At the web address www.227northstreet.com, Mark Goff and Phillip Engel proudly posted their version of a vacation photo.
It's a fiery sunset over the ocean, looking out from a beach with gently lapping surf and a stand of bending palms. In the midst of this vacation scene is a big white house, plopped beachside — courtesy of Photoshop — like a thatched cabana or Dorothy's farmhouse rudely dumped into the middle of paradise.
Jokingly, Goff blogs to friends and followers, "As the sun sets on our ninth day of vacation, we reflect on nine fun-filled days of home renovation and a pre-inspection walk through by the city inspector. A lovely time was had by all, sanding, digging, priming, and running around shopping like chickens with our heads cut off."
Moving The Marshall House
Since purchasing one of Healdsburg's oldest and most neglected homes — an 1870 Italianate with front bay windows so saggy the house appeared to be frowning in despair — Goff and Engel have foregone not only all vacations, but all weekends. In fact, as soon as their work day begins, the pair race down from their nearby rental and start picking up the power tools.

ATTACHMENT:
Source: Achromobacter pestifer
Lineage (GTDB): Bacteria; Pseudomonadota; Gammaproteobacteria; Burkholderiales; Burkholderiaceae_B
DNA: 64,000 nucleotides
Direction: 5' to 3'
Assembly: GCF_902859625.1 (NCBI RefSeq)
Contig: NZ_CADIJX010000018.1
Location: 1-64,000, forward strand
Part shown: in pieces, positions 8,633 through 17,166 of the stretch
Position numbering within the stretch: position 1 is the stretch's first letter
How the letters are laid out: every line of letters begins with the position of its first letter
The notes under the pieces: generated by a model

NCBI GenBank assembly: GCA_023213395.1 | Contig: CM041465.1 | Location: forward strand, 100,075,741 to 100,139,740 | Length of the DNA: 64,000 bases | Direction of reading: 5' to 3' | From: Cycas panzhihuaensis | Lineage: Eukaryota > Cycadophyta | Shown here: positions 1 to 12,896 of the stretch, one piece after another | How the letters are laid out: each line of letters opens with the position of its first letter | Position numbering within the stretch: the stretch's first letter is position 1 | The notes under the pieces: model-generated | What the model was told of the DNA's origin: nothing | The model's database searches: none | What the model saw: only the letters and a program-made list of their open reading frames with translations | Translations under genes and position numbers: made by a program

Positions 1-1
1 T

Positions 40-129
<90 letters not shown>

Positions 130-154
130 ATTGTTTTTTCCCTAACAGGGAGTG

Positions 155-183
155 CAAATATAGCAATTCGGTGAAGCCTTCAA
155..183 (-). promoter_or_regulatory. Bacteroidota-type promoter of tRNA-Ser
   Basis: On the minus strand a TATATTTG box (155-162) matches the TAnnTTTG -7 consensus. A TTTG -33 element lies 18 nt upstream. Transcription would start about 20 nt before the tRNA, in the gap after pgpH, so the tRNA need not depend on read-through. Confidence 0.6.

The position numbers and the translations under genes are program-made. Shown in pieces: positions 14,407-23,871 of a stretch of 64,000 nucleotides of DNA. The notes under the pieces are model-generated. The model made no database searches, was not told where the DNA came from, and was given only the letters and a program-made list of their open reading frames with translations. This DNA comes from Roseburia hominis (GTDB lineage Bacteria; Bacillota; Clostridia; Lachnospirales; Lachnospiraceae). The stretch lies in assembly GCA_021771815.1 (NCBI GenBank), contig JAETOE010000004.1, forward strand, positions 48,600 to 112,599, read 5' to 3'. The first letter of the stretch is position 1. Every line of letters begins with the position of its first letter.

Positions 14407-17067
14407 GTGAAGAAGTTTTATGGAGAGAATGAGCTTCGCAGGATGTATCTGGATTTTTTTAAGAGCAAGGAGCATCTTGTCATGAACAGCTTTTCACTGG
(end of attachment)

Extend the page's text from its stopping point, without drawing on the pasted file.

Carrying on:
For more than a year, they have devoted every possible spare moment to the ultimate DIY makeover on a house that to the passerby appeared so forlorn, so beyond redemption, only the patron saint of hopeless causes, St. Jude himself, could save it from total rack and ruin.
"It goes on and on and on and on," sighs Goff of the never-ending task of making the decrepit three-story mansion, whose electrical system was red-tagged in the 1950s, even remotely habitable.
Despite appearances, dramatic things have taken place beyond the front door of 227 North. The house has drawn so much curiosity that people lined up down the block with lawn chairs for a chance to peek inside when it was featured on Healdsburg's spring Historic Homes tour. Recently, a neighbor watched astonished as a Wine Country tour bus pulled up and spilled out its passengers for a photo op.
Starting late last summer, Goff and Engel lifted the house and had a firm new foundation placed under it. The house until then had sat on crumbly bricks whose mortar had turned to chalky dust.
That alone perked up the former belle of North Street like an eyelift on an aging movie star.
"The house is a bit taller than it used to be. We gained a little height. And we straightened it out," said Engel. "It's particularly noticeable in the front with the bay windows. They didn't have a foundation. They were just on these posts that had rotted away and they were actually sagging. But when the foundation was done they were the first thing to touch down and all of a sudden the house didn't look so sad anymore."